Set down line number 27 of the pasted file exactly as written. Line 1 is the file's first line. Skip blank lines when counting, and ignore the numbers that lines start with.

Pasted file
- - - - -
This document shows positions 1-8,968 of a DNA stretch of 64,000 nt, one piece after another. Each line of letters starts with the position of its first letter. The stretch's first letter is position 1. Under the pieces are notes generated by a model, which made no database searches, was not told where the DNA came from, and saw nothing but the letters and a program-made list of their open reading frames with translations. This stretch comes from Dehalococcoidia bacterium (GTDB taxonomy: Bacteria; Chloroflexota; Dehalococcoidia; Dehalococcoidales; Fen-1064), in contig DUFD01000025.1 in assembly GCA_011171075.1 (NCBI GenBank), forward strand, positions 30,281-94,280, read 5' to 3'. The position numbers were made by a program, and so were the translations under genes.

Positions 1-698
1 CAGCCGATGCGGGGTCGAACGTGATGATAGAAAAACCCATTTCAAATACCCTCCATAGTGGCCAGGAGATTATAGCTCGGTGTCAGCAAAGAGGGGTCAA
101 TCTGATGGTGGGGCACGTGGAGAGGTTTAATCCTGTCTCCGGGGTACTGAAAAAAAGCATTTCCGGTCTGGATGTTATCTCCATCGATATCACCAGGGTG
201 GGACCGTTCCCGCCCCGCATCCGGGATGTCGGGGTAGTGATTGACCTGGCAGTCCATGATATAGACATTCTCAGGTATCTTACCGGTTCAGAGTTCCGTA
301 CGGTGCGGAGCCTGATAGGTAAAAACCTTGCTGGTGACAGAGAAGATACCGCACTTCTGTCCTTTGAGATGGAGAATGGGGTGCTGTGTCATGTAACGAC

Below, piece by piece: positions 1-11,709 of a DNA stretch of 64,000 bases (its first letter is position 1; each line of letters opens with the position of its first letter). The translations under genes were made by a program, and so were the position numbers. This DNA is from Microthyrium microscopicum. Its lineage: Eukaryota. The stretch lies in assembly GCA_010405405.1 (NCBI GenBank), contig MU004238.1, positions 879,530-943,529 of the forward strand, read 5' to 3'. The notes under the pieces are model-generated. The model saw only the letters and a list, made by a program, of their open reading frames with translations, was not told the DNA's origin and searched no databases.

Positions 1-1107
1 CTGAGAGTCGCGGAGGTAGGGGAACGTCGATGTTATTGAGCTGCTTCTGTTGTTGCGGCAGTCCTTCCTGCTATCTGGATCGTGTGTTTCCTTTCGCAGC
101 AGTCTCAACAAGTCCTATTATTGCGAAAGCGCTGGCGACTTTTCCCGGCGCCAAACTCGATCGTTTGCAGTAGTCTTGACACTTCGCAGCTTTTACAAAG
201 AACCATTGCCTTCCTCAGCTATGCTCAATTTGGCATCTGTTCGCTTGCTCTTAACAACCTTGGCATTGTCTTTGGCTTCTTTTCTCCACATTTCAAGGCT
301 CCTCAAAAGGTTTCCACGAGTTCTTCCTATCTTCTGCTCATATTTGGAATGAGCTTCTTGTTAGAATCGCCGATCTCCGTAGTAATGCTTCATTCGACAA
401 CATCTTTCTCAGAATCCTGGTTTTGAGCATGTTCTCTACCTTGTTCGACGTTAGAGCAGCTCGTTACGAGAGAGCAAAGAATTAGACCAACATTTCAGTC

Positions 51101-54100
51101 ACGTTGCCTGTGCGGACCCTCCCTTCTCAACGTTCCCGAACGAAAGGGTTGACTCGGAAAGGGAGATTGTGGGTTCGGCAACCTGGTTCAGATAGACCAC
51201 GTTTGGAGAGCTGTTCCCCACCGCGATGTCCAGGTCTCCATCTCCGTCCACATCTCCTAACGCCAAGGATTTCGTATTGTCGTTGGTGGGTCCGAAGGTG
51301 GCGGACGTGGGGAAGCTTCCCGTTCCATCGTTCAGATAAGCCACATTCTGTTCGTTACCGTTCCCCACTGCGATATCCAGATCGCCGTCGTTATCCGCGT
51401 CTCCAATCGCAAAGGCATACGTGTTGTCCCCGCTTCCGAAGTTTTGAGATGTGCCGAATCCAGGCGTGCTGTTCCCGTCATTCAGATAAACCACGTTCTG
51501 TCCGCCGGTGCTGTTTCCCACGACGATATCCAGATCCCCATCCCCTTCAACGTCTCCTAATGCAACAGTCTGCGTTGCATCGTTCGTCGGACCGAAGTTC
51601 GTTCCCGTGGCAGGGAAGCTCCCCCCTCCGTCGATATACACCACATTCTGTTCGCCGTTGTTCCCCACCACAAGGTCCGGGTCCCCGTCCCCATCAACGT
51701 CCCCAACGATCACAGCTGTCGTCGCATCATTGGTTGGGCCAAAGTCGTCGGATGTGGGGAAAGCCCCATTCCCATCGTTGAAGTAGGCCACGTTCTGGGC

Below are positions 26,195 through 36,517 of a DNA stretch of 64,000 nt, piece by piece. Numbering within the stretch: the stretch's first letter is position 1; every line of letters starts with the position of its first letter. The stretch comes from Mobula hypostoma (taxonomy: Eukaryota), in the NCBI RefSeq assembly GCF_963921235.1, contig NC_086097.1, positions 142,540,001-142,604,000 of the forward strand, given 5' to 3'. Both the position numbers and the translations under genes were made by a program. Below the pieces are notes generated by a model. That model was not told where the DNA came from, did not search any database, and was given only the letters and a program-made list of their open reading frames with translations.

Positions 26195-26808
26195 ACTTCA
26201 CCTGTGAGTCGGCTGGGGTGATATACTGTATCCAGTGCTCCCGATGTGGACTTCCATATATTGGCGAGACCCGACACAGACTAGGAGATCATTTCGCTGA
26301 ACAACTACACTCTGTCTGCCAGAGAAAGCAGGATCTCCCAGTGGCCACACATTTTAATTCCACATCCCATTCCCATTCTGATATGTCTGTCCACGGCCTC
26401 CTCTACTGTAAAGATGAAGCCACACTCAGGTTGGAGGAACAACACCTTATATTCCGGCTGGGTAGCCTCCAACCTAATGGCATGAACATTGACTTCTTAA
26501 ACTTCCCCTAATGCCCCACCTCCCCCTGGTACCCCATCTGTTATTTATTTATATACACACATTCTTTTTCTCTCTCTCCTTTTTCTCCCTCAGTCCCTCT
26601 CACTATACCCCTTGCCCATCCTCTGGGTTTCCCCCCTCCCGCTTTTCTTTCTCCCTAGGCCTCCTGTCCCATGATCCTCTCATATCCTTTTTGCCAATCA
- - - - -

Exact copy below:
26401 CTCTACTGTAAAGATGAAGCCACACTCAGGTTGGAGGAACAACACCTTATATTCCGGCTGGGTAGCCTCCAACCTAATGGCATGAACATTGACTTCTTAA